This op-ed by polar meteorologist Dr Peter Kuipers Munneke of Utrecht University was published on 13 July 2018 in NRC Handelsblad and nrc.next.
Op-ed Peter Kuipers Munneke in NRC
The question is not if the Netherlands will disappear below sea level, but when
I recently came across an interview with the engineer who was responsible for the construction of the Oosterscheldekering, a key dam in protecting the southwestern part of the Netherlands against flooding. He said that, technically speaking, this dam could last 200 years. When it was first designed in the 1970s, it was proudly claimed that it could withstand a sea level rise of as much as 40 centimetres. If you consider how little was known about sea level rise at the time, the sheer thought of it was almost revolutionary.
Since then, more than fourty years of research have gone by. And both theory and observation have taught us that the great Greenland and Antarctic ice sheets are not ice cubes that are slowly melting off from the top. Their location, partly below sea level, makes them far more sensitive to warm ocean water than we could anticipate ten or twenty years ago. So, even with the strongest greenhouse gas reduction and if the most conservative climate scenario came to fruition, the Oosterscheldekering dam will not make it to its 200th anniversary.
But how much is sea level going to rise? A thorough review (with Utrecht input) of what the distant past teaches us about ice sheets and sea levels appeared in Nature Geoscience recently. It included a simple yet intriguing diagram of the long-term effects of global warming: the two degree increase from the Paris Agreement will eventually, in a few thousand years, lead to a sea level rise of approximately 15 meters.
This is hardly surprising, though, if you consider that twenty thousand years ago, at the last glacial maximum, Earth’s temperature was approximately five degrees Celsius lower than present, and sea level stood at hundred and twenty meters below its current level.
But how do we match such a result with scientists who patiently and repetitively explain - as I did last month at the table of Dutch talk show Jinek - that abandoning fossil fuels decreases the chance of serious sea level rise considerably?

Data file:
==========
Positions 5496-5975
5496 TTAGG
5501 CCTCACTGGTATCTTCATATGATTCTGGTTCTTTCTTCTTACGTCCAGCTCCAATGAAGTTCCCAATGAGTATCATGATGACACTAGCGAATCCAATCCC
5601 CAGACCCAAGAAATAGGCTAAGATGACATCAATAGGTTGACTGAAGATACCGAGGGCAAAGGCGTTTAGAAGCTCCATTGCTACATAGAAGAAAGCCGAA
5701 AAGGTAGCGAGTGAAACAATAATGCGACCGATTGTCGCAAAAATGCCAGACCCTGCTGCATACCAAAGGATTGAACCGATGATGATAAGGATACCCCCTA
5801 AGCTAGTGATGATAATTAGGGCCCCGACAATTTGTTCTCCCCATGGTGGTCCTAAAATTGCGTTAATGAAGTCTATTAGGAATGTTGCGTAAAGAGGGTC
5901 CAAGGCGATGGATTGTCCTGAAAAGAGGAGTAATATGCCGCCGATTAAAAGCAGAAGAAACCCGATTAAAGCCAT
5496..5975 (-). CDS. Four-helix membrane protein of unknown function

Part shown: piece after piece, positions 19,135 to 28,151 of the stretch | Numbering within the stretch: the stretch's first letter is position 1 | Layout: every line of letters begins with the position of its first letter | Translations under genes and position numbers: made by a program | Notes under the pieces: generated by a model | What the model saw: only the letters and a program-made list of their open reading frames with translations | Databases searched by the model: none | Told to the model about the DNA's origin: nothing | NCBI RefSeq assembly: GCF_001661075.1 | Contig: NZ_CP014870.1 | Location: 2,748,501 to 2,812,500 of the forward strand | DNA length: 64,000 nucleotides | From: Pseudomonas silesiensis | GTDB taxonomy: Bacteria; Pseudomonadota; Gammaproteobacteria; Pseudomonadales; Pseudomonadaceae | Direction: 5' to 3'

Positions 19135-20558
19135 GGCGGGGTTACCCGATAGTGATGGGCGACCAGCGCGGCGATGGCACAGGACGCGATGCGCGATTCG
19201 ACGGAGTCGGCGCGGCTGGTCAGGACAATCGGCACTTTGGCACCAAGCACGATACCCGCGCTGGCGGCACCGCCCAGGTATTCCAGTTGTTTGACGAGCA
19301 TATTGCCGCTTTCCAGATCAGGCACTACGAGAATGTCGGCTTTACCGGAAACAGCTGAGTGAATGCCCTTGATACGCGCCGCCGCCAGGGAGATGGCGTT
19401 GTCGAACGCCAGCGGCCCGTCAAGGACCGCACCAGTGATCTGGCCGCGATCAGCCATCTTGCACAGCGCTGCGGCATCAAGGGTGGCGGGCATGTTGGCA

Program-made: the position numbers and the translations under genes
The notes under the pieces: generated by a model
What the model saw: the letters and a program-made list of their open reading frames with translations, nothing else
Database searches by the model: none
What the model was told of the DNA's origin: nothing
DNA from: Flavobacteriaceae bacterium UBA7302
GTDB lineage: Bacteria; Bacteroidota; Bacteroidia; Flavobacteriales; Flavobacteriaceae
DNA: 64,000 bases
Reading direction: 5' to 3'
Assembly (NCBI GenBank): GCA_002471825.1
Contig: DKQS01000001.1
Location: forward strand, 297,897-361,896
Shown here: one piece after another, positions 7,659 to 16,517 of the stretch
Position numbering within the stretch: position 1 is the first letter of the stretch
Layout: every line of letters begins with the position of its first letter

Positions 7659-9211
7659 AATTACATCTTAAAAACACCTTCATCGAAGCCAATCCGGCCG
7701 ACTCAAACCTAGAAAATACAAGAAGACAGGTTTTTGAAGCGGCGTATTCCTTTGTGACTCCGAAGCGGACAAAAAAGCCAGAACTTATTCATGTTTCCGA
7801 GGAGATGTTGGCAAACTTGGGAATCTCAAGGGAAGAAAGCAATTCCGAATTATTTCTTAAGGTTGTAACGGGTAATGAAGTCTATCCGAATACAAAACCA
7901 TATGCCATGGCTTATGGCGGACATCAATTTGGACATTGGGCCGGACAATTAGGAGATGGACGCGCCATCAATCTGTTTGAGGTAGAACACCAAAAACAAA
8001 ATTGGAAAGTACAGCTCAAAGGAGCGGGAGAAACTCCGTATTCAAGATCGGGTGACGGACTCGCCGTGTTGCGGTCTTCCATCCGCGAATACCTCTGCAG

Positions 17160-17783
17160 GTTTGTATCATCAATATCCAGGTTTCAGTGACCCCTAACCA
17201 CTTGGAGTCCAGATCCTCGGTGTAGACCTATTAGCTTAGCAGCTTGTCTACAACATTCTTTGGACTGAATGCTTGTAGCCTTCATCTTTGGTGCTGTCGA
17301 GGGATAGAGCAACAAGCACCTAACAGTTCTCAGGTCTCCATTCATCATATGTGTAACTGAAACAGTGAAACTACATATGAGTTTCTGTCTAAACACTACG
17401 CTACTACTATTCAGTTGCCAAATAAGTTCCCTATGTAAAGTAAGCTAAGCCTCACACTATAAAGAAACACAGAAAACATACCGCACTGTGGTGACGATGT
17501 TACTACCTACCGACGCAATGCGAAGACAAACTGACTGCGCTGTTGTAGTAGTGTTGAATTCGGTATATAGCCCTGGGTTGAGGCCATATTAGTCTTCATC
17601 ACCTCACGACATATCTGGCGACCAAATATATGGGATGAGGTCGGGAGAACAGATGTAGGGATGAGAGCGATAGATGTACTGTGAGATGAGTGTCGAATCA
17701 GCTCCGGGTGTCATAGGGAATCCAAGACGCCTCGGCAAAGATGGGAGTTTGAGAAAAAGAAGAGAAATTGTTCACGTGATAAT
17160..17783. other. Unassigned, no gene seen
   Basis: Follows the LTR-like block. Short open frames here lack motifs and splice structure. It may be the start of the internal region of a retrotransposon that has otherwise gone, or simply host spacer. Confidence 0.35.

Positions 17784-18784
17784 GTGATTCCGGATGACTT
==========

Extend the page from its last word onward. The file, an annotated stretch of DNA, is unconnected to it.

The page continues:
The keyword here is time scales. On time scales from ten to a hundred years, we primarily see the processes that adapt relatively quickly to a growing CO2 concentration. Like the warming of the atmosphere, which is almost instantaneous. And that of the ocean is lagging a bit behind.
But on truly long time scales, slow and almost unstoppable processes come into play. As glacier ice warms, for instance, it deforms more easily, making the ice flow faster down into the ocean. Another process is that the surface elevation of an ice sheet drops when it melts. At lower elevation, the air is warmer, reinforcing the melt. Such processes are at play on time scales covering centuries to millenniums. Global warming stretches far into the future.
Therefore, the question is not if the Netherlands will disappear below sea level, but when. I don't mean this to be taken in the alarmist way. It's just looking at all of the lessons that physics and the geological archives are teaching us.
By the figures in the 2013 IPCC report, one can estimate that in a worst-case scenario, we will reach 2 meters of sea level rise at some point in the second half of the next century. More recent research has explored ways in which the Antarctic ice sheet will lose its ice more rapidly and does not rule out a 2-meter rise by the end of the current century.
Admittedly, this scenario requires a massive acceleration of melt: 2 meters this century implies an average of 25 mm of sea level rise per year over the next 80 years, as opposed to the current 3 mm per year. But this is science too: we cannot (as yet) rule out this scenario with certainty.
The year 2100, 2400 or 4000 AD could be a possible best before date for the Netherlands. Natural science puts an interesting, philosophical question to politicians here. For whom do we make climate policy? For whom do we raise dikes? The next three generations? The next ten? How far should our policy really stretch?
These are questions about ethics and morality that perhaps cannot be answered. But they do lead to a change in reasoning at the Dutch Directorate-General for Public Works and Water Management. From now on, let’s only build no-regret waterworks. Dams that you can raise or extend if reality or scientific insights so demand. With this philosophy, the Oosterscheldekering dam would never be built in this day and age.
Dr Peter Kuipers Munneke is a polar meteorologist at Utrecht University, and a weather presenter at NOS, the largest Dutch public broadcasting organisation. He investigates melt of the Greenland and Antarctic ice sheets.
Scientists from Utrecht University are reporting in the climate blog of the NRC on their research in the field of sustainability. They are united around the strategic theme of 'Pathways to Sustainability'. The previous blogs were written by Maarten Hajer, Appy Sluijs, and Erik van Sebille.